Cathal O’Connell writes in Cosmos about a proposal to update those protocols. University of St. Andrews researchers Duncan Fargan and Alexander Scholz suggest a speedier process for public dissemination of news of an alien signal discovery. This is a big difference from the current protocol, which calls for researchers working together behind the scenes, to confirm that the signal is indeed of intelligent origin before taking it public. The reason for the suggested change is simple: it is likely someone in that chain of researchers would put it up on Twitter or Facebook before it could be confirmed. The authors point out in their Acta Astronautica article that the social media revelations could contain incorrect information or be misinterpreted. It would be better to have an open release to the public of preliminary information. Research to confirm the discovery can follow.Communication has changed significantly. It is critical for researchers to consider those changes when it comes to announcing a possible extraterrestrial signal or contact. I think this article points to a larger issue. Transparency would be essential in any first contact scenario. It’s important that correct information be available to the public as soon as possible, so that speculation and rumors can’t overtake the facts.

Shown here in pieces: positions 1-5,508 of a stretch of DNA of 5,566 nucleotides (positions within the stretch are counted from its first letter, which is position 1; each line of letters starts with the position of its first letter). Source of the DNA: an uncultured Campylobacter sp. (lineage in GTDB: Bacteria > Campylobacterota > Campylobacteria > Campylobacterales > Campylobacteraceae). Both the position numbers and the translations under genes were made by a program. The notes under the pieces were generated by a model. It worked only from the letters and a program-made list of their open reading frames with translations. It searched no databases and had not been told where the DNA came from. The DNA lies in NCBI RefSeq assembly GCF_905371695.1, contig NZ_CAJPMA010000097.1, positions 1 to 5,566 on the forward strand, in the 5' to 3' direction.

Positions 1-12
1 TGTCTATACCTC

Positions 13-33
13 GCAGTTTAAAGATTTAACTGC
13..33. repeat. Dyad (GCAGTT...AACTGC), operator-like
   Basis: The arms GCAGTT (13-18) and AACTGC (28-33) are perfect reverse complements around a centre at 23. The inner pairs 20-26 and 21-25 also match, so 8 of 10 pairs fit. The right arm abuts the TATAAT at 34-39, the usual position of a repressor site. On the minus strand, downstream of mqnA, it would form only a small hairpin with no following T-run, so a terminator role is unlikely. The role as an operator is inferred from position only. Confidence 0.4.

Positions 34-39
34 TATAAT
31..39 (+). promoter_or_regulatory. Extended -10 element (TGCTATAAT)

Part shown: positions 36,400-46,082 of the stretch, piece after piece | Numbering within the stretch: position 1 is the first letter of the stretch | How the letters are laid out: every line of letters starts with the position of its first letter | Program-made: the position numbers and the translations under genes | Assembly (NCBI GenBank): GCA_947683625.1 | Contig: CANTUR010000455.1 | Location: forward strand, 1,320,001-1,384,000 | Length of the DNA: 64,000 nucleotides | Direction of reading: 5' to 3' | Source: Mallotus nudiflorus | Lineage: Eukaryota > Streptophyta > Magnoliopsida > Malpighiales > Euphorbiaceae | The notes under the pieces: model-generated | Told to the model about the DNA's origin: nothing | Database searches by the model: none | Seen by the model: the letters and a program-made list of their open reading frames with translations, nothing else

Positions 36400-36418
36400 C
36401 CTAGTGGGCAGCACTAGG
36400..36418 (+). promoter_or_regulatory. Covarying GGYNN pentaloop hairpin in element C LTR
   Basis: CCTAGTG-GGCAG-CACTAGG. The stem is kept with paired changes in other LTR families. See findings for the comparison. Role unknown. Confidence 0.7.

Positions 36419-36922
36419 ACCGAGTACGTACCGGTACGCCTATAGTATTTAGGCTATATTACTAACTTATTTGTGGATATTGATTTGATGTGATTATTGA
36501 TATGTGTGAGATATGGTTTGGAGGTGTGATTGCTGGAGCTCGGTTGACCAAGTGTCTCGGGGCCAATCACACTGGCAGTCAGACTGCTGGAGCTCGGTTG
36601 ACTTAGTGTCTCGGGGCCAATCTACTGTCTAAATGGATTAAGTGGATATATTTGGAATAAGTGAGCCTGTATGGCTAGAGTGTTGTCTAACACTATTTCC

The article brings up another interesting aspect of our age: the dangers associated with revelation of extraterrestrials contact. O’Connell writes that Fargan and Scholz suggest hazards for those making such an announcement. The researchers could be subject to Internet based intrusions and attacks.
Keeping up with the Internet and social media won’t be easy. Speculation and rumors would likely fly no matter how much researchers work to put out correct information. It’s critical to take into account the possible reaction to news of First Contact now. When it happens there will barely be time to think before the news has reached the entire world.